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In a few of my projects, I had sort of a common situation, where I wanted to share a pointer to some object, and I want the recipient to be able to check if it is still valid, but I don't want them to "share ownership" of the object that is pointed to.

To make it concrete, suppose I have some service class that does something useful. And, I want to make a gui interface to it. That means, I'm going to use some existing gui framework, and pass delegates to it that call various members of this service object. I didn't write the gui framework, it has it's own management system and I don't necessarily know exactly when it's going to delete those delegates. I'm not thrilled about a bunch of dead pointers floating around inside of it.

Now you might say, oh, just use a std::shared_ptr or std::weak_ptr, and bind your delegates to that. However, my service class is not owned by a std::shared_ptr and I don't necessarily want to commit to that. I don't really want the GUI to be able to take ownership of the service, that seems wrong. I want to know exactly what the lifetime of the service is, and all of its resources.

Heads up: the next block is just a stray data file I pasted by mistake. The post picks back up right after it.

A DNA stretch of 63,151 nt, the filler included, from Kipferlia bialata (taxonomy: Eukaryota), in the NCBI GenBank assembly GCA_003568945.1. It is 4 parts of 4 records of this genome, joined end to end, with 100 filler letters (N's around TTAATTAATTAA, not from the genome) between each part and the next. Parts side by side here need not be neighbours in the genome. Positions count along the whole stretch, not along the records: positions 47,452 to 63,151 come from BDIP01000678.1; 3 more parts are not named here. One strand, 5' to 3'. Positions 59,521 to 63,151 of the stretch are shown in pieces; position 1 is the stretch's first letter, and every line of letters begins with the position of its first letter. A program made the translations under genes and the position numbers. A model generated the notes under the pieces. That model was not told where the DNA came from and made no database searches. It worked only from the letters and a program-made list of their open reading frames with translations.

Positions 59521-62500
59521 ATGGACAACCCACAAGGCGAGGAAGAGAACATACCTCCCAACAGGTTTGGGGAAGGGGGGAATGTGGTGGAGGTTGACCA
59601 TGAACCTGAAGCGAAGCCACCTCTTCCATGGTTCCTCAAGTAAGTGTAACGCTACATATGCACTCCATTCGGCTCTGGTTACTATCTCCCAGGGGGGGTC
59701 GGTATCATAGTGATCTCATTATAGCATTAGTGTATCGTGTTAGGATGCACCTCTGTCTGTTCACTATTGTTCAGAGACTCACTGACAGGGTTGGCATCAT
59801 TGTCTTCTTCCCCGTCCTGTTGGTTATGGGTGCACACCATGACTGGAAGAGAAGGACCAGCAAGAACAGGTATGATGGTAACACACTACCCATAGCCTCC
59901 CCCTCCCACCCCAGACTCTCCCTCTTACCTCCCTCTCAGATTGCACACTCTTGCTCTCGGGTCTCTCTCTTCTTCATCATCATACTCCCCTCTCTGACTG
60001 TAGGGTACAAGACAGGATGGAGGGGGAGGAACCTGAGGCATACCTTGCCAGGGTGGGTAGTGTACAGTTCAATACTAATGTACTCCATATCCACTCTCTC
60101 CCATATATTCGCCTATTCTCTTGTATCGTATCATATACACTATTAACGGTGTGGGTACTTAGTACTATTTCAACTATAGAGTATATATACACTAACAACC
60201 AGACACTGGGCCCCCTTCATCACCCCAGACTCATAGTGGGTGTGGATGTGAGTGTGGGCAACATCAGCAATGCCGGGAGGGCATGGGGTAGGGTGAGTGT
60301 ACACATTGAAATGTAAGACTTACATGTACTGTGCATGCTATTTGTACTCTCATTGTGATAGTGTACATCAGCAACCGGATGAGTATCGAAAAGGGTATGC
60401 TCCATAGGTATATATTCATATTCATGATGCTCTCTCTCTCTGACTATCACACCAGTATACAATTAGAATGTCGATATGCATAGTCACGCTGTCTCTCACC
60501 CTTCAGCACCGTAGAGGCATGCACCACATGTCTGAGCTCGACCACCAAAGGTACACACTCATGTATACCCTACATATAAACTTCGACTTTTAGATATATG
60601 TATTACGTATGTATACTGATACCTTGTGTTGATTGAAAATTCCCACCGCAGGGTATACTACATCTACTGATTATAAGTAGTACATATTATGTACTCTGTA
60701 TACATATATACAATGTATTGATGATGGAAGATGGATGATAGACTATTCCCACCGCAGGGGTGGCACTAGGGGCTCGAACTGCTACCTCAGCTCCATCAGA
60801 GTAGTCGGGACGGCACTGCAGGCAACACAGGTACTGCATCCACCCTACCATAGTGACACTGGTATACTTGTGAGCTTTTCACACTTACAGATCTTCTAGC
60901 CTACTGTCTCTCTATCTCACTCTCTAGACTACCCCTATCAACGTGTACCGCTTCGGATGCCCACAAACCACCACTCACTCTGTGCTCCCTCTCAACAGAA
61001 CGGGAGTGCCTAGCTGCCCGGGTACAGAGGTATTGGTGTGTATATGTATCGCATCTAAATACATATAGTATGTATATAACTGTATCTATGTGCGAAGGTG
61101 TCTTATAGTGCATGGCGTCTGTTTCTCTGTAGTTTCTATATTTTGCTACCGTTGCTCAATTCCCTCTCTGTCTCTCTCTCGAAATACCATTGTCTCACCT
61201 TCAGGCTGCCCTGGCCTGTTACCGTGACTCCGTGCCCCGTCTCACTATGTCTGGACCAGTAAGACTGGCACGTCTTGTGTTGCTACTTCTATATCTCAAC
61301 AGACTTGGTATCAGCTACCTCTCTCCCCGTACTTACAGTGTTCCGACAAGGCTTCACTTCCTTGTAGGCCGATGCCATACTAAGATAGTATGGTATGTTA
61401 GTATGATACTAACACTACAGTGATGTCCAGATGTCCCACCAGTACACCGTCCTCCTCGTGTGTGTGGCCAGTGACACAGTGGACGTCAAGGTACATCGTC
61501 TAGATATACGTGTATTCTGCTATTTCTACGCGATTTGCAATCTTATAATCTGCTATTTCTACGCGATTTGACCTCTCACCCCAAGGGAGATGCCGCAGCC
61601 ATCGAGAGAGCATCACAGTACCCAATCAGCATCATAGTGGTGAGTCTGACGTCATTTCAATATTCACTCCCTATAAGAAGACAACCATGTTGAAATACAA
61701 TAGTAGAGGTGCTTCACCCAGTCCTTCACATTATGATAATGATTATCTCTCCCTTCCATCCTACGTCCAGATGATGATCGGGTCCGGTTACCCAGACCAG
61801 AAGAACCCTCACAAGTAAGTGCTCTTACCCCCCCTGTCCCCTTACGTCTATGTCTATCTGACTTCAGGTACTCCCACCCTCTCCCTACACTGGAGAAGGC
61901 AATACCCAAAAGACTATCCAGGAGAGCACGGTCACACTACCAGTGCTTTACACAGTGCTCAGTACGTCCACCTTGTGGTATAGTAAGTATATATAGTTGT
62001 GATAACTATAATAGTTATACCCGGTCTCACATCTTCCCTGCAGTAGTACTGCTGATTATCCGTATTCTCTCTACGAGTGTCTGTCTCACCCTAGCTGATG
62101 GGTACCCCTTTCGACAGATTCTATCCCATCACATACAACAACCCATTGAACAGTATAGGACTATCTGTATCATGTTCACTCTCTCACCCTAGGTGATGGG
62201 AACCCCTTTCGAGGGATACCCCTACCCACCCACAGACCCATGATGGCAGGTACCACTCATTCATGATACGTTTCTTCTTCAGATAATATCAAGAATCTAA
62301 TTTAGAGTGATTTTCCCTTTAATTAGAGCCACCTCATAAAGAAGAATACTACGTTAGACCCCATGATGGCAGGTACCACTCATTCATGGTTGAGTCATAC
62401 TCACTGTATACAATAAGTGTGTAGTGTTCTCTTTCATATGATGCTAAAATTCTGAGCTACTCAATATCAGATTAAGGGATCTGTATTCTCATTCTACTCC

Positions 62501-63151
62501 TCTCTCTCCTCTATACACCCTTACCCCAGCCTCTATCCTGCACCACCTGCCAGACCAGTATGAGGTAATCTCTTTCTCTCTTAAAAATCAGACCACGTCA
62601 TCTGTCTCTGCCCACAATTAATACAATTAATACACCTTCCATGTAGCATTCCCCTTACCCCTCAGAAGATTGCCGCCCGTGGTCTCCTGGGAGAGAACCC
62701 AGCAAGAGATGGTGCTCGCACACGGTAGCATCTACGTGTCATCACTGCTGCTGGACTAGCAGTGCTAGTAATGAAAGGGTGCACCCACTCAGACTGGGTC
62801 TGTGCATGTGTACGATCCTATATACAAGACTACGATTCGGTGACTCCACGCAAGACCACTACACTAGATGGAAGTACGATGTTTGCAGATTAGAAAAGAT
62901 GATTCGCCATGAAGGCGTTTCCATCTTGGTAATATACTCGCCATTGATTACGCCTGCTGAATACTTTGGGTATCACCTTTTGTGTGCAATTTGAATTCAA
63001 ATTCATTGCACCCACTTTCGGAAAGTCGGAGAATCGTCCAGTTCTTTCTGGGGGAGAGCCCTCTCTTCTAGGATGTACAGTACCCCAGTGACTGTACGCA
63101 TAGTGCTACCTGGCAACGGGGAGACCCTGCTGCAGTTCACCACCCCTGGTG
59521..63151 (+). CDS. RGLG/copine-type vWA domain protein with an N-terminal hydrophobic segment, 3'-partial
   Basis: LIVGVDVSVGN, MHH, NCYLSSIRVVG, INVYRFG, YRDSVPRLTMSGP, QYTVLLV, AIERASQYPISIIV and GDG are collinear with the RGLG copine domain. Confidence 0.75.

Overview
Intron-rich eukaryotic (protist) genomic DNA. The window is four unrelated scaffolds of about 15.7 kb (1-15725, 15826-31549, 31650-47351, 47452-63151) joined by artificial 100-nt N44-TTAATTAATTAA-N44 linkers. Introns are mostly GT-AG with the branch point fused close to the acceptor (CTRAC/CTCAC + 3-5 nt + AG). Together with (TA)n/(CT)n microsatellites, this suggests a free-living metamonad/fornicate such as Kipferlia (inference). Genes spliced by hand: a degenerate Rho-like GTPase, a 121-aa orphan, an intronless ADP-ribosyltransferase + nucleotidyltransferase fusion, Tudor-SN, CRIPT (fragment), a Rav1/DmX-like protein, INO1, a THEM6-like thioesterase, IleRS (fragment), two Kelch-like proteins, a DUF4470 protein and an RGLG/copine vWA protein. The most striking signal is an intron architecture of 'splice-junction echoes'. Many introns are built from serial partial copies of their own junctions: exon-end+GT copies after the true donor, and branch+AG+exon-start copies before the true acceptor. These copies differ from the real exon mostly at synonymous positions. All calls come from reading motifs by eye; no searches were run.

The quick and dirty thing that I usually did was, if the service is of type T, then the service owns a std::shared_ptr<T*> which it initializes with this. Then std::weak_ptr are produced from that, and the delegates use that. Because expressions like if (auto l = ptr_.lock()) { something(**l); ... } are ugly, I put this behind some common interface, where .lock() returns a T* which is nullptr if we can no longer access the object.

Because I had a few classes like this in my projects, I decided to extract and make a common implementation. I also decided that, it should not be based on std::shared_ptr, since it has overhead for thread-safety and having multiple owners. If .lock() returns a T* then it can never be thread-safe, but these apps I worked on weren't passing these things between threads anyways.

I tried to make a familiar interface and decently optimize the result. I guess my plan now is to put the new version into my other projects, and also open source it and put it on my github. But I would appreciate some code review first :)

//  (C) Copyright 2015 - 2016 Christopher Beck

//  Distributed under the Boost Software License, Version 1.0. (See accompanying
//  file LICENSE or copy at http://www.boost.org/LICENSE_1_0.txt)

#ifndef NONSTD_WEAK_REF_HPP_INCLUDED
#define NONSTD_WEAK_REF_HPP_INCLUDED

/***
 * Synopsis:
 * unique_ref and weak_ref are a pair of "smart pointer-like" objects.
 *
 * - unique_ref is constructed from a reference to an object (or, default
     constructed.)
 * - weak_ref can be constructed from unique_ref.
 * - They do not manage the lifetime of the thing they are referring to,